A TYCOON'S son who allegedly tortured a childhood friend he held captive for three days before beheading was finally charged with murder.
Zahir Jaffer, 30, is being accused of holding 27-year-old Noor Mukadam captive at his home in Islamabad, Pakistan, before brutally beheading her.
The gruesome murder has sparked outrage in Pakistan, which already has laxed laws around domestic abuse and a poor track record on protecting females against violence.
Days after her death, Pakistanis demanded #JusticeforNoor on Twitter and a GoFundMe page raised £36,000 ($50,000) to cover her parents' legal fees before it was shut down.
Noor, the daughter of an esteemed diplomat, was allegedly tortured then killed by Jaffer at his home in the upmarket Islamabad suburb of Sector F-7.
The two were allegedly long-time friends whose families knew each other.
According to police reports, Noor's parents were concerned when their daughter failed to turn up at home on July 19 but received a call from her saying she had travelled to Lahore with friends.
On July 20, the Mukadams received an unexpected call from Jaffer stating Noor was not with him.
Hours later, police phoned her father to tell him his daughter had been killed and that he should report to the police station, where cops then took him to Jaffer's resident to identify the body.
Local law enforcement are refusing to speculate on Jaffer's motive while his lawyer has called for "a fair trial".
Jaffer's parents, Asmat and Zakir, were also arrested on charges of "not only causing abatement" but also for making the "utmost efforts to wipe off evidence" and had a recent bail request thrown out of court.
Asmat and Zakir were in constant contact with their son and had "prompt information" about the kidnapping, the judge said in a statement seen by dawn.com.
In fact, they sent therapists around instead of police to deal with their son after discovering what had happened.
In a statement to CNN, Rizwan Abbasi, the lawyer for both parents, said his clients had publicly condemned the murder.
"We stand with the affected party (and) we don't stand with our son," the statement said.
The case has garnered extra attention because Jaffer's family runs one of Pakistan's largest trading and project management firms.
Noor's death has drawn attention towards the plight of women and girls in Pakistan, where violence against them is considered a "serious problem", according to a 2020 country report from Human Rights Watch.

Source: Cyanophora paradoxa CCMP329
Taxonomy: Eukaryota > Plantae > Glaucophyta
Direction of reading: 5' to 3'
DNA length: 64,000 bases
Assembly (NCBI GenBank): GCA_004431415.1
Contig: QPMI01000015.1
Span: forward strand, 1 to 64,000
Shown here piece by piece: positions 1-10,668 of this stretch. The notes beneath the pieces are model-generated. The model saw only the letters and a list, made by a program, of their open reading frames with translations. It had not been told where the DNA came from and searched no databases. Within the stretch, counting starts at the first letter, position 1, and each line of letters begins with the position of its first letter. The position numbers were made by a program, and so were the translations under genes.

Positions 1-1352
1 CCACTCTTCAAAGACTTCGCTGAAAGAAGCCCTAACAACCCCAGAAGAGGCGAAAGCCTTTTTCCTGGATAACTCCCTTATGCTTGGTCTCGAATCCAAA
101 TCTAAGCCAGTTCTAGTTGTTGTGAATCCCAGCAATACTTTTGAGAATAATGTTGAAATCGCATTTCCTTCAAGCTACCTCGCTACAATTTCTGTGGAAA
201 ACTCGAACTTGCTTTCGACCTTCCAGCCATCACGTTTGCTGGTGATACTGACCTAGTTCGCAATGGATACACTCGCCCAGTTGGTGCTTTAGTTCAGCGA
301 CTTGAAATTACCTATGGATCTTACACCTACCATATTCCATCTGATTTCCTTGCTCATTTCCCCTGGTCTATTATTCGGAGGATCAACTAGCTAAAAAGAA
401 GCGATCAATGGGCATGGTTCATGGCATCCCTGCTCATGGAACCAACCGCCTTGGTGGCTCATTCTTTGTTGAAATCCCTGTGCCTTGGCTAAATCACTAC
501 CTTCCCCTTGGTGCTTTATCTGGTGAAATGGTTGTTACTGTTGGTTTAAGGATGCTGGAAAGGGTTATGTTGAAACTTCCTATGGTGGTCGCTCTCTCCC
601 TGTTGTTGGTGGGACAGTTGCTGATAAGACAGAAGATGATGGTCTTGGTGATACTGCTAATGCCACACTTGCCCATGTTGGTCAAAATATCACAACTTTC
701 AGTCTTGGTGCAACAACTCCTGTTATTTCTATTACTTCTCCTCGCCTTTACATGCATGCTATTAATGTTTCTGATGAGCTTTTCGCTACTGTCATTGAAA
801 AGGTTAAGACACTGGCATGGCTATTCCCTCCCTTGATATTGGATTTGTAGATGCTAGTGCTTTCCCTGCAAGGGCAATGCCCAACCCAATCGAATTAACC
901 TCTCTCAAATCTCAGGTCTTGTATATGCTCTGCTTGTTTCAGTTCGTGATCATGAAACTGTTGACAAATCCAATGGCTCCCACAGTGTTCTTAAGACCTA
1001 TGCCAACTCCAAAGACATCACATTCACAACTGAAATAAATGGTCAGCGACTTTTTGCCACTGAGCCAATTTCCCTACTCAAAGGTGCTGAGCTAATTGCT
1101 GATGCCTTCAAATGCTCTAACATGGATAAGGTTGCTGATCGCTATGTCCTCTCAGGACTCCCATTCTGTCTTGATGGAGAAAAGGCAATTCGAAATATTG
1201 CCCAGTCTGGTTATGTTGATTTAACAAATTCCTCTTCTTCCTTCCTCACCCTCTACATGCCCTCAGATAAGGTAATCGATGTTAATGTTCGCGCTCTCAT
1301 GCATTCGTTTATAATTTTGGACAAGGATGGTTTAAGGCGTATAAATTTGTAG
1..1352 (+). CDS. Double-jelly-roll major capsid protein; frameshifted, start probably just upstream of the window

Some 28 per cent of women aged between 15 and 49 have experienced physical violence since their teens, Pakistan's Ministry of Human Rights said.
Violence is said to occur at home and mostly among married couples, though most of it goes unreported because it's considered a cultural norm in Pakistan's patriarchal society, according to a World Health Organisation review.
Campaigners argue that on top of this, they've also got a legal system stacked against them and which sees abuse as a "private matter".
There is no national law against abuse against women, though some provinces have introduced their own legislation.
How you can get help
Women’s Aid has this advice for victims and their families:
- Always keep your phone nearby.
- Get in touch with charities for help, including the Women’s Aid live chat helpline and services such as SupportLine.
- If you are in danger, call 999.
- Familiarise yourself with the Silent Solution, where you call 999 and press ‘55’ if you can’t safely speak.
- Always keep some money or a bank card on you, including change in case you need a pay phone or bus fare.
- If you suspect your partner is about to attack you, try to move towards an exit if you are inside the house and get your phone in case you need to call for help.
- Avoid the kitchen and garage, where there are likely to be knives or other potential weapons. Avoid rooms where you might become trapped, such as the bathroom.
Women’s Aid provides a live chat service – available every day from 10am-6pm or email [email protected]
SupportLine is open Tuesday, Wednesday and Thursday from 6pm to 8pm on 01708 765200. The charity’s email support service is open weekdays and weekends during the crisis – [email protected]
You can also call the freephone 24-hour National Domestic Abuse Helpline on 0808 2000 247.
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